The vets at Ruckersville Animal Hospital provide preventive and restorative pet dental health care and surgery for cats and dogs.

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Comprehensive Dental Care for Cats & Dogs

Routine dental care is a critical component of cats' and dogs' oral and overall health, but most pets don't get the oral hygiene care they need to keep their teeth and gums healthy. 

At our Ruckersville veterinary hospital, we provide Comprehensive Oral Health Assessment & Treatment (COHAT) for your pet, from basics such as dental exams, teeth cleanings, and polishing, to dental X-rays and surgeries.

We also make a point of providing dental health education to pet owners about home dental care for their pets. 

Dental Care, Ruckersville Vet

Dental Surgery in Ruckersville

We understand that finding out that your pet needs dental surgery can be overwhelming. We strive to make this process as stress-free as possible, for you and for your pet. 

We'll do everything we can to ensure your pet's experience with us is comfortable and easy. We'll break down each step of the process to you in detail before the procedure, including preparation and post-operative care requirements. 

We offer jaw fracture repair surgeries, tooth extractions, and gum disease treatment for dogs and cats.

Pet Teeth Cleaning & Exams

Much like your annual checkup at the dentist, your dog or cat should come in for veterinary dentistry procedures such as an annual checkup at least once a year. Pets who are more prone to dental problems than others may need to see us more often. 

Ruckersville Animal Hospital can assess, diagnose and treat dental health problems in cats and dogs. 

  • Symptoms

    If you notice any of the following symptoms in your pet, it's time for a dental checkup.

    • Tartar buildup
    • Loose and/or broken teeth
    • Extra teeth or retained baby teeth
    • Bleeding from the mouth
    • Bad breath 
    • Pain or swelling in or around the mouth
    • Reduced appetite or refusal to eat
    • Abnormal chewing, drooling, or dropping food from the mouth 
    • Discolored teeth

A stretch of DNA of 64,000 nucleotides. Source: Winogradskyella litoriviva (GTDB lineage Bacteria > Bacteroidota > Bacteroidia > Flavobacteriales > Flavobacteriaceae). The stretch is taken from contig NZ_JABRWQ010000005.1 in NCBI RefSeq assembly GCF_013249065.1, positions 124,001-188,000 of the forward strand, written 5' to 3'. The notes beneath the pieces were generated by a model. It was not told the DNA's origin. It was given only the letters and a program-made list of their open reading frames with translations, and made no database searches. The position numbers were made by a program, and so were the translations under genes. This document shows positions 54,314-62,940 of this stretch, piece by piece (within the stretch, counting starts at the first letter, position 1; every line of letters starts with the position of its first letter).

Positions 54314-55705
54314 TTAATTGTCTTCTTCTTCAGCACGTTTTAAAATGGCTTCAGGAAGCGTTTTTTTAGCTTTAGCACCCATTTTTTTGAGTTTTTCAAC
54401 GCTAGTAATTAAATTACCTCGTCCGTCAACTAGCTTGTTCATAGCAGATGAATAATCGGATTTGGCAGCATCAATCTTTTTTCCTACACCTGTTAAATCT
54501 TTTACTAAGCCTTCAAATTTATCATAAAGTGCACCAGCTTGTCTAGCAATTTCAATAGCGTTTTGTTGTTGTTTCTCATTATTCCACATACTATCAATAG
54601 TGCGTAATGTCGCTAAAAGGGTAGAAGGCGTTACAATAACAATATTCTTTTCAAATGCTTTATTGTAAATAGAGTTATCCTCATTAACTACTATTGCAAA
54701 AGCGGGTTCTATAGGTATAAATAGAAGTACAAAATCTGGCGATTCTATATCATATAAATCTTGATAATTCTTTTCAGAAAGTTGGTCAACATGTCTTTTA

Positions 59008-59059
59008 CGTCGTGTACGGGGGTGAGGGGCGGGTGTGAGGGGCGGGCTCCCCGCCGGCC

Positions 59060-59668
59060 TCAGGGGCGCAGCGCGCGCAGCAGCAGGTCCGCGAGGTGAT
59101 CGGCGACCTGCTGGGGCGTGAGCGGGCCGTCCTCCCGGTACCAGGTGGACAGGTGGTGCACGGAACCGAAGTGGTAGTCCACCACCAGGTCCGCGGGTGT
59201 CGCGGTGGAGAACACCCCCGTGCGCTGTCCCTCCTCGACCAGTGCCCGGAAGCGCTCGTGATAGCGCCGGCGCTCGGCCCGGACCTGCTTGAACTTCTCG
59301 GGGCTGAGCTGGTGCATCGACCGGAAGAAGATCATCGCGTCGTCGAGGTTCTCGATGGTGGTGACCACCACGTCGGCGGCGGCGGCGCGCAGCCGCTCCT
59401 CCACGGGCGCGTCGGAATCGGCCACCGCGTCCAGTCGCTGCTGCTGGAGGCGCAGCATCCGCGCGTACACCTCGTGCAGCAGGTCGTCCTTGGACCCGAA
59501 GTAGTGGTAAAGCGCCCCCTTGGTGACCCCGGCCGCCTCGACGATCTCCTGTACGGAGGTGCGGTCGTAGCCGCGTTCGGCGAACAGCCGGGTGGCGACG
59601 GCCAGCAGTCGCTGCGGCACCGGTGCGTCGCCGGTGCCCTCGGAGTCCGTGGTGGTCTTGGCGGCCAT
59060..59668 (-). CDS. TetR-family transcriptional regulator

Contact Us to Book a Dental Checkup
  • Assessment

    A thorough pre-anesthetic physical assessment will be completed for your pet before the dental exam. 

    We will do a blood analysis to ensure it's safe for your pet to undergo anesthesia. Additional diagnostics, such as an ECG may also be conducted. 

    Once your pet is under anesthesia, we will conduct a complete oral examination (tooth by tooth) and charting. 

  • Treatment

    Next, the teeth are cleaned and polished (including under the gum line) and x-rays are taken. 

    If advanced periodontal disease is found, the veterinarian will develop a treatment plan and discuss it with you. 

  • Prevention

    Ideally, a follow-up examination will be scheduled two weeks after the initial assessment and treatment appointment. 

    During this visit, we will discuss implementing teeth brushing at home. We can also recommend products that can help improve your pet's oral health. 

FAQs About Pet Dental Care

Here are some of the most frequently asked questions from our clients about veterinary dentistry.

  • Why do pets need their teeth cleaned?

    Our pets can develop periodontal disease or tooth decay as a consequence of poor oral health. 

    Just like in humans, when animals eat, plaque sticks to their teeth and can build up into tartar if not removed regularly. 

    This can lead to infections in the mouth, periodontal disease, tooth decay, and even loose or missing teeth. That's why regular dental care is essential to preventing pain or disease in the gums.

    Contact Us to Book a Dental Checkup

  • What does a comprehensive oral health assessment & treatment include?

    The COHAT procedure is an all-inclusive oral assessment and treatment, which is performed while your pet is under general anesthesia. Every procedure includes the following:

    • Preanesthetic blood screening: ​Checks RBC, WBC, hydration level, liver and kidney values
    • Preanesthetic ECG: Checks heart rate and rhythm to ensure there are no abnormalities that would cause increased anesthetic risk
    • IV Catheter + fluids
    • Antibiotic injection before the procedure
    • General anesthesia
    • Full-mouth digital dental radiographs
    • Ultrasonic scaling of all teeth
    • Local anesthetic blocks as needed for any potential extractions
    • Anti-inflammatory/pain injection if applicable before any extractions
    • Extractions of all medically necessary teeth +/- suturing of extraction sites
    • Laser treatment to all extraction sites
    • Polishing of all remaining teeth
    • Continued monitoring and IV fluids are administered by our Licensed Veterinary Technicians until your pet is discharged from the hospital
  • How can I tell if my pet has oral hygiene issues?